As an old school metalhead who places great emphasis on musicianship and authenticity it took me a while to get my head around Japanese kawaii metal band Necronomidol. I was weaned on Bathory and Venom so these five cute women, born from the manufactured idol scene, dancing choreographed moves to a backing track is what I’d consider the complete antithesis of black metal. However once I set my prejudice and preconceived ideas aside and approached Necronomidol with an open mind I found an originality and vitality that renders the band extremely likeable.
Like the very best black metal there’s something very ethereally atmospheric about Necronomidol as a spooky intro tape segues into the thunderclap blast beat that is opener ‘End of Days’. A bundle of nervous energy the group hit the stage, pirouetting like a gang of whirling dervishes, writhing and undulating in loose formation. Although I can’t quite comprehend why their aren’t physical musicians on stage to all intents and purposes this is a metal show as horns are held high, a small pit erupts and next track ‘Warabeuta’ features plenty of crowd chanting and fist pumping. Dressed in black and bathed in blue light Necronomidol bare a suspicious resemblance to the witches of Macbeth and there is a theatricality to tonight’s performance very much in the spirit of kabuki tradition as the ritualistic stage moves enhance the lyrics.
What I find most intriguing about Necronomidol are the tension of opposites that permeate their show: syrupy sweet melodies overlaying black metal, a moulded band performing against a backdrop of authentic, brittle metal and Japanese women singing lyrics once the preserve of misanthropic Norwegians. Many of these contradictions are diametrically opposed and shouldn’t really sit together and it’s to their credit that these disparate elements are brought together in a cohesive sound. Musically there’s a lot going on too from the pure black metal of ‘Sarnath’ to the pogo-inducing ‘NXY’ to the undeniably catchy ‘Skulls in the Stars’ with it’s dance routine that the hardcore fans at the front slavishly mirror. Part darkwave, part post-black metal ‘Children of the Night’ follows before Necronomidol return for two well earned encores.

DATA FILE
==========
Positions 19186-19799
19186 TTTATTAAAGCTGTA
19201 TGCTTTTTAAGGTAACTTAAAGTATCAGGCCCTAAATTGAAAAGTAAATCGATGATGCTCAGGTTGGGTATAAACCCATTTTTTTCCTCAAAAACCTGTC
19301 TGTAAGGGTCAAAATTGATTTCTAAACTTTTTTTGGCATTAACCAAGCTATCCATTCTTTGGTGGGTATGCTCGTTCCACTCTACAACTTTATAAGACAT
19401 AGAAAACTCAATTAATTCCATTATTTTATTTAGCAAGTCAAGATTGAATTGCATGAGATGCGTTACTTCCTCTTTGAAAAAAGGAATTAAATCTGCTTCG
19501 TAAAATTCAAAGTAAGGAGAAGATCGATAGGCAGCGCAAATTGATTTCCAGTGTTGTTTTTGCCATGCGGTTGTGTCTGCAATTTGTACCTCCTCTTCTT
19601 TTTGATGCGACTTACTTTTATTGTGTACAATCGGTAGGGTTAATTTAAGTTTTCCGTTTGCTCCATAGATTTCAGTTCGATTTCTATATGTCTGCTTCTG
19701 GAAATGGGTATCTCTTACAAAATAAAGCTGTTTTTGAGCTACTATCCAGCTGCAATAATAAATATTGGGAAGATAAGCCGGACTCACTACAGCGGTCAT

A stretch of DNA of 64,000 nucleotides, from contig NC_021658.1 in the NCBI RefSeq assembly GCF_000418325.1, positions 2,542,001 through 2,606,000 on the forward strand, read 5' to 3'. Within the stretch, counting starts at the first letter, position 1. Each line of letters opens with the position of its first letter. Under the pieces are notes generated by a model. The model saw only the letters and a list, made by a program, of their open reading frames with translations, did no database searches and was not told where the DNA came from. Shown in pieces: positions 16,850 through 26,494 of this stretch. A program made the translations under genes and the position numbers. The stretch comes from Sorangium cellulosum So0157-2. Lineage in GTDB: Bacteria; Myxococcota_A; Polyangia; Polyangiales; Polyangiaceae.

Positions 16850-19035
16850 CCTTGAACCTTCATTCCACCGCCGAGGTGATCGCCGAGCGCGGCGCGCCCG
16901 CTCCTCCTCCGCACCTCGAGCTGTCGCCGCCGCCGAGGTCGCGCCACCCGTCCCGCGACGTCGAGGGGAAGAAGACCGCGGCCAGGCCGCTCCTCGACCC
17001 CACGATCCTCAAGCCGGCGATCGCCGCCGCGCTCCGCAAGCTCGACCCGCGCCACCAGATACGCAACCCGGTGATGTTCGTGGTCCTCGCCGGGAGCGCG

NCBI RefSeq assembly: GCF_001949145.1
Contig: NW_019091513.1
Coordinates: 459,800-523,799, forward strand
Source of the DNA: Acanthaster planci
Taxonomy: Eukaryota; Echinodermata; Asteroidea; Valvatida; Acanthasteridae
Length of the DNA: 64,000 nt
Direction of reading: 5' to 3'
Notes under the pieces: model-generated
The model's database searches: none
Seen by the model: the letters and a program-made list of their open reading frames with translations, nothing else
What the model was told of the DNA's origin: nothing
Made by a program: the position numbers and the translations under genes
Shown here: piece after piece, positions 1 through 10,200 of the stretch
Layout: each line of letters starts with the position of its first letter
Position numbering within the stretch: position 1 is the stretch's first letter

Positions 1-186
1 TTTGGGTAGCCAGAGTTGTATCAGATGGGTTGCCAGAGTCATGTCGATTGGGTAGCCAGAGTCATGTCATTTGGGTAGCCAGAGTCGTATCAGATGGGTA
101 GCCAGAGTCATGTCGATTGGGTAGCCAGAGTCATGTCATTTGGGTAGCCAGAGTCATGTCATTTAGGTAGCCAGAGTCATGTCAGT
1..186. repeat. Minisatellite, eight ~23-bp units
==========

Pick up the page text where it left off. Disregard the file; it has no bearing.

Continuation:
On reflection I think I was unfair in my disinclination towards the choreographed nature of this show (most gigs are prearranged to some degree) and while I don’t think I’ll ever make peace with the backing track this was, nevertheless, a fun filled gig.
Reviewed by Peter Dennis.